Healthcare Revenue Cycle Management, ICD-10, Claims Reimbursement, Medicare, Medicaid

Practice Management News

Providers Seek Prescription Price Transparency, Patient Cost Data

The majority of providers in a recent survey want to increase prescription price transparency, but manual processes are impeding improvements.

Prescription price transparency and patient cost data

Source: Thinkstock

By Jacqueline LaPointe

- Providers want to boost prescription price transparency to lower costs and improve care quality, a new survey of over 500 healthcare professionals uncovered.

The Engine Group and Surescripts survey showed that 78 percent of professionals think it is very important to have access to information on patient out-of-pocket costs. Another 69 percent also believed access to information on lower-cost therapeutic alternatives was very important.

The survey results illustrate the push for increased prescription price transparency, researchers explained. With prescription drug spending rising, providers want more access to patient-specific information at the point of care to ensure high-quality care for their patients.

Prescription drug spending is slated to grow faster than any other major healthcare sector, the CMS Office of the Actuary recently reported. Actuaries project drug spending to increase by 6.3 percent between 2017 and 2026 largely because of faster projected drug price growth.

Prescription drug spending growth spells trouble for patients whose individual drug spending already accounts for 17 percent of all spending on personal healthcare services.

Rising drug costs could also result in worse care quality and patient safety. For example, increased costs negatively impact medication adherence. An analysis showed a $10 copay boost increased the likelihood of prescription abandonment by 10 percent.

More recently researchers from Consumer Reports Best Buy Drugs found that 14 percent of patients do not fill their prescriptions because of medication costs. And going forward, 24 percent of patients said they were not confident that they will be able to afford their medications.

Providers are pushing for increased prescription price transparency to ensure patients take their medications, as well as remain financially healthy.

However, the majority of healthcare professionals do not have sufficient access to the data they need to manage drug spending. Eighty-seven percent of respondents of the Engine Group and Surescripts survey said understanding prescription costs for patients is a significant or moderate challenge.

“Traditional prescribing is plagued by information gaps and unwelcome surprises that can delay—or completely derail—the patient’s treatment,” the report stated. “Rising drug costs, the burden of manual prior authorization and lack of insight on therapeutic alternatives present a major challenge. Patient-specific information at the point of care can meet this challenge—if clinicians have access to it.”

Providers do have access to some electronic prescribing tools. The survey revealed that 88 percent of professionals have the ability to use e-prescribing systems at their organization.

However, other key components of the prescribing cycle are not automated. Less than one-quarter of respondents (23 percent) said they have access to electronic prior authorization, and just 14 percent reported having access to prescription pricing information in the EHR system.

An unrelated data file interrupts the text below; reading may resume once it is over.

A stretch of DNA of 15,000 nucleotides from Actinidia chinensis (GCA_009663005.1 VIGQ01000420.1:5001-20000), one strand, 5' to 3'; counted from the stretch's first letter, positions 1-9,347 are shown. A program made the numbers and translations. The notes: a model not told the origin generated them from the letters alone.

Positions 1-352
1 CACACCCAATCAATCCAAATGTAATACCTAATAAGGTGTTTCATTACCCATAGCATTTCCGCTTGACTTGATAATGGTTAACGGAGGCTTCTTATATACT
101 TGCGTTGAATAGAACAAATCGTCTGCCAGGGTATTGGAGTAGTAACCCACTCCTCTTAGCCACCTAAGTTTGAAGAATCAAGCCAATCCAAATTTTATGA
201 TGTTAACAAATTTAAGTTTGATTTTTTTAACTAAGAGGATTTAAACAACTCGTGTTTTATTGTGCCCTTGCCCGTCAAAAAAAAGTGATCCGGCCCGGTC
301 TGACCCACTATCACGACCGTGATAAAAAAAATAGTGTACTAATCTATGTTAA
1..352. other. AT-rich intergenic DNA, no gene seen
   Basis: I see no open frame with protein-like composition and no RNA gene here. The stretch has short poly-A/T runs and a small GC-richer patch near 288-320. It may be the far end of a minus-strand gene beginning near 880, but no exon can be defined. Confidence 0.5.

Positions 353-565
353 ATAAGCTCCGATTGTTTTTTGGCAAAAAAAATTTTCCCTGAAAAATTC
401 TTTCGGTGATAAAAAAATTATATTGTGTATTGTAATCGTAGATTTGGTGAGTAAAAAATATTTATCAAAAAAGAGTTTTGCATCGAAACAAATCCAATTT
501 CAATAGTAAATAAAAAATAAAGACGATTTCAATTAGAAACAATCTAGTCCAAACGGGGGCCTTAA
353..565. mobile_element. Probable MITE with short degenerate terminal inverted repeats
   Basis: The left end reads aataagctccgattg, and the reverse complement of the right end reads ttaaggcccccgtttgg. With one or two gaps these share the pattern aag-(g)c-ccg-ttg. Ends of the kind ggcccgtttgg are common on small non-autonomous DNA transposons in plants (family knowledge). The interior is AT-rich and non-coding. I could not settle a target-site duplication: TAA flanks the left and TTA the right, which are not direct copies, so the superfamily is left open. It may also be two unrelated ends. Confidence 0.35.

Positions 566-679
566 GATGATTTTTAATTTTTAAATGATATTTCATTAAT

Prior authorization automation is particularly lagging across the industry. The most recent CAQH Index showed adoption of fully electronic prior authorizations reached just 12 percent in 2018, while the proportion of manual prior authorizations increased from 35 to 51 percent compared to the previous year.

In contrast, electronic workflows for three of the seven claims management transactions analyzed were at or above 80 percent in 2018.

Failing to automate the prescribing workflow significantly increases administrative burdens for healthcare professionals. The 2018 AMA Prior Authorization (PA) Physician Survey found 65 percent of providers are waiting at least one business day for prior authorization decisions, and 26 percent report waiting at least three business days.

Additionally, healthcare professionals are spending more time on non-clinical and administrative tasks without patient-specific information at the point-of-care, the Engine Group and Surescripts survey showed. On average, providers are spending:

  • 2 hours per week consulting with patient on prescription costs
  • 1.7 hours per week obtaining prior authorizations for specialty medications
  • 1.1 hours per week acquiring information on lower cost therapeutic alternatives
  • 1 hour per week understanding medication pricing for patients

Issues related to prior authorizations are resulting in patients forgoing treatment, the AMA added. Three-quarters of respondents said prior authorization troubles always, often, or sometimes lead to treatment abandonment.

To reduce prescription drug spending and improve care quality, providers need technology that can increase prescription price transparency and put patient-specific data into prescribing workflows in the EHR systems, researchers stated.

“Tools that enable prescription price transparency and automated prior authorization will continue to make a measurable impact on clinicians and their patients,” the report concluded. “Our industry is on the right path. But there’s more work to do.”

“To realize the full potential of prescription price transparency, we must continue working to connect EHRs, clinicians and patients nationwide. Patients expect (and deserve) high quality and affordable care. Clinicians expect quick and easy access to patient information.”


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